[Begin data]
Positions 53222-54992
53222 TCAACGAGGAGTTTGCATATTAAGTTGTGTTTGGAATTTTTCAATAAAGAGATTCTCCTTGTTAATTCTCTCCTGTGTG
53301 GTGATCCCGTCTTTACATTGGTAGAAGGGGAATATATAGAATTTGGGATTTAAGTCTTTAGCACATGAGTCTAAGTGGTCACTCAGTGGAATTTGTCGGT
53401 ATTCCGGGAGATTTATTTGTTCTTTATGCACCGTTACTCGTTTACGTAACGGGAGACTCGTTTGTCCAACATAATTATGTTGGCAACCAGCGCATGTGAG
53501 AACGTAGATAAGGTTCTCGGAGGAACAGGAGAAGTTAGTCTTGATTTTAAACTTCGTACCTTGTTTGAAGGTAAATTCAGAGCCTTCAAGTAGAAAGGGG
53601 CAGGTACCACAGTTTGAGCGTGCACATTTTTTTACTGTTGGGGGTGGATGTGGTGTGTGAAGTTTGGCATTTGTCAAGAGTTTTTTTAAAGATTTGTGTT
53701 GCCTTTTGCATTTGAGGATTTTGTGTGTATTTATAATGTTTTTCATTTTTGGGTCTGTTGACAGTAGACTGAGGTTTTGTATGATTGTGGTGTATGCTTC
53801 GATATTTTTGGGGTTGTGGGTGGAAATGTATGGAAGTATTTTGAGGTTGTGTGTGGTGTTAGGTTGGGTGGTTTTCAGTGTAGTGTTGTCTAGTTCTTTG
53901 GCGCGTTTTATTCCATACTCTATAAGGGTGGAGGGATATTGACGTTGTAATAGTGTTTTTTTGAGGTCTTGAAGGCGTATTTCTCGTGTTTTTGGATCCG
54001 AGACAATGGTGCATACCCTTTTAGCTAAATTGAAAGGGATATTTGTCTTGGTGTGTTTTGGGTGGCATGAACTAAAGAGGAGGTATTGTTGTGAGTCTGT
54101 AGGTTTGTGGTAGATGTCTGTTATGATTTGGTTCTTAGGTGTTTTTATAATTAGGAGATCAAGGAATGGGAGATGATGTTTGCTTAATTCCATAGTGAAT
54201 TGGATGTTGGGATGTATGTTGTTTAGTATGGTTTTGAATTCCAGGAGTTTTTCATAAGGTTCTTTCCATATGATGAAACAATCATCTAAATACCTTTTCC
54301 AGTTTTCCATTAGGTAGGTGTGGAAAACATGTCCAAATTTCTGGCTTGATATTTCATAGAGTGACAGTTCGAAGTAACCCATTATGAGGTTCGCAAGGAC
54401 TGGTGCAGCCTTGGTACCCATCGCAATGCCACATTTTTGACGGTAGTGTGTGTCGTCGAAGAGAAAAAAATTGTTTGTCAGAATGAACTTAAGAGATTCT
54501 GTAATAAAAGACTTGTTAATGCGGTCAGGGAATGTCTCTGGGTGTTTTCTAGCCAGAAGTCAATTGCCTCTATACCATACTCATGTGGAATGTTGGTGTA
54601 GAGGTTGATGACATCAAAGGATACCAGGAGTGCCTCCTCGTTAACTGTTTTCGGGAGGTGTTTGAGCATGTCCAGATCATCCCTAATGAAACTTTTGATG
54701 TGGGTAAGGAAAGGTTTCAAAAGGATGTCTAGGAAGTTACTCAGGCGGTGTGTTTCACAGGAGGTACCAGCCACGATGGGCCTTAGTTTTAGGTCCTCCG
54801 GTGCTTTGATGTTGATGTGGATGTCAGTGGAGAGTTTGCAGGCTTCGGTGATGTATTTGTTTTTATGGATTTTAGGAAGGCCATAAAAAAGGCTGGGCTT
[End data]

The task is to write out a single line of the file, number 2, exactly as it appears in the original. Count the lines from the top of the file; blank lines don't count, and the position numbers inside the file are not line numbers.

53222 TCAACGAGGAGTTTGCATATTAAGTTGTGTTTGGAATTTTTCAATAAAGAGATTCTCCTTGTTAATTCTCTCCTGTGTG